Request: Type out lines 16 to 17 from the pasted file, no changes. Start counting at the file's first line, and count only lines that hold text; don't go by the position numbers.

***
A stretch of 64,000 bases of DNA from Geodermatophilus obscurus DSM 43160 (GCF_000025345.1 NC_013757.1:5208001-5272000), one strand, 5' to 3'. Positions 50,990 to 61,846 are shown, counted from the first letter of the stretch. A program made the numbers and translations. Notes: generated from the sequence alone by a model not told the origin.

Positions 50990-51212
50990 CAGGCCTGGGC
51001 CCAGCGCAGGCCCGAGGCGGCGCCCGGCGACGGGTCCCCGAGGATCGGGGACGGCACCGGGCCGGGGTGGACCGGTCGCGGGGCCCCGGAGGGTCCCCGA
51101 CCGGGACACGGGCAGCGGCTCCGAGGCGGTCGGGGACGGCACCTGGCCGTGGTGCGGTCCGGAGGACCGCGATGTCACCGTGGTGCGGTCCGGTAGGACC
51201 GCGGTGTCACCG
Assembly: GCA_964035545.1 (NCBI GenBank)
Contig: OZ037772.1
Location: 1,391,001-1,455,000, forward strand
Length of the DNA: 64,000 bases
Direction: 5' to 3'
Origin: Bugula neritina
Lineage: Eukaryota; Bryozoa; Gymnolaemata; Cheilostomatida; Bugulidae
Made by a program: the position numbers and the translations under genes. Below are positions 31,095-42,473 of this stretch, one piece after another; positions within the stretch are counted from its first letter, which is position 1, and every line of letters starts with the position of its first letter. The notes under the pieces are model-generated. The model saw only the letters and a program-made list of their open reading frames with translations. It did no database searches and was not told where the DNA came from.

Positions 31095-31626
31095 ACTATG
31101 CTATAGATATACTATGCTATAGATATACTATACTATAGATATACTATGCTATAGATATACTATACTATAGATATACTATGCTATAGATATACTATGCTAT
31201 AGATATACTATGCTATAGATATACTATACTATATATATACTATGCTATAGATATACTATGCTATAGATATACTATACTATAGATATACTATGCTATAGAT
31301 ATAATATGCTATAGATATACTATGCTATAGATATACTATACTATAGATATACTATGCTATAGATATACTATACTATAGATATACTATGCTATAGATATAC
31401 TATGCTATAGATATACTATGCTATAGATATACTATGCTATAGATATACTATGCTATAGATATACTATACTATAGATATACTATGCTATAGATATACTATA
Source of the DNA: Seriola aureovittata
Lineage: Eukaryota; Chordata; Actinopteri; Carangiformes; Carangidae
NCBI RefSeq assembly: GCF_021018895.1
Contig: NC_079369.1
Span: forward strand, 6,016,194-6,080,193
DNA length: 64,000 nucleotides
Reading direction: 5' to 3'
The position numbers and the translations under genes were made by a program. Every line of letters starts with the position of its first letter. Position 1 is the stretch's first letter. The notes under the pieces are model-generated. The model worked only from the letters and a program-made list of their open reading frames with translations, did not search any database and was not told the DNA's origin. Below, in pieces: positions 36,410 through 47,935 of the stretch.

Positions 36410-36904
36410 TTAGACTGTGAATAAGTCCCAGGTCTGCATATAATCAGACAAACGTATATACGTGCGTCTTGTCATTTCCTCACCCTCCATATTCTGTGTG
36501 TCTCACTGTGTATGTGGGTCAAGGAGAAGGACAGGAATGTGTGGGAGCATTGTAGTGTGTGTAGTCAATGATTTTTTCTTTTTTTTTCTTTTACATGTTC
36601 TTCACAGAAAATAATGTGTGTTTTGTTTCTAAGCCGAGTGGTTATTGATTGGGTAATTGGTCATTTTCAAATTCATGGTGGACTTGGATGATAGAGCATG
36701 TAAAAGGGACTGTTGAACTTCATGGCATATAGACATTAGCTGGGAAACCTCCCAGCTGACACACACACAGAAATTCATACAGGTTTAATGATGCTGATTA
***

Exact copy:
31095 ACTATG
31101 CTATAGATATACTATGCTATAGATATACTATACTATAGATATACTATGCTATAGATATACTATACTATAGATATACTATGCTATAGATATACTATGCTAT